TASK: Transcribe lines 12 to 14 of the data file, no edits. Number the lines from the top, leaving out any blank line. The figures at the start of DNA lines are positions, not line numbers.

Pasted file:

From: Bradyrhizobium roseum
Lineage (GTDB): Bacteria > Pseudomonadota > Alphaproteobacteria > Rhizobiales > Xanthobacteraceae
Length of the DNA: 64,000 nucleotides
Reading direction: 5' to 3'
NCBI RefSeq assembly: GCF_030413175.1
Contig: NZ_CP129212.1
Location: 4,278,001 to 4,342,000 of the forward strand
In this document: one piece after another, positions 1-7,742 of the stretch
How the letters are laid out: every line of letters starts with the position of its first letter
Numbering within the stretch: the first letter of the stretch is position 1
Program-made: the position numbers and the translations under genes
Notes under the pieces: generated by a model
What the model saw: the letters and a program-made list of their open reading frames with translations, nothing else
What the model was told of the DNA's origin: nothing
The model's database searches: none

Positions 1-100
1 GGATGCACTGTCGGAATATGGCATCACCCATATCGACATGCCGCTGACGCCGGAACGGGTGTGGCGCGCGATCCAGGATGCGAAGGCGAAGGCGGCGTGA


Notes under the pieces: generated by a model
What the model saw: the letters and a program-made list of their open reading frames with translations, nothing else
What the model was told of the DNA's origin: nothing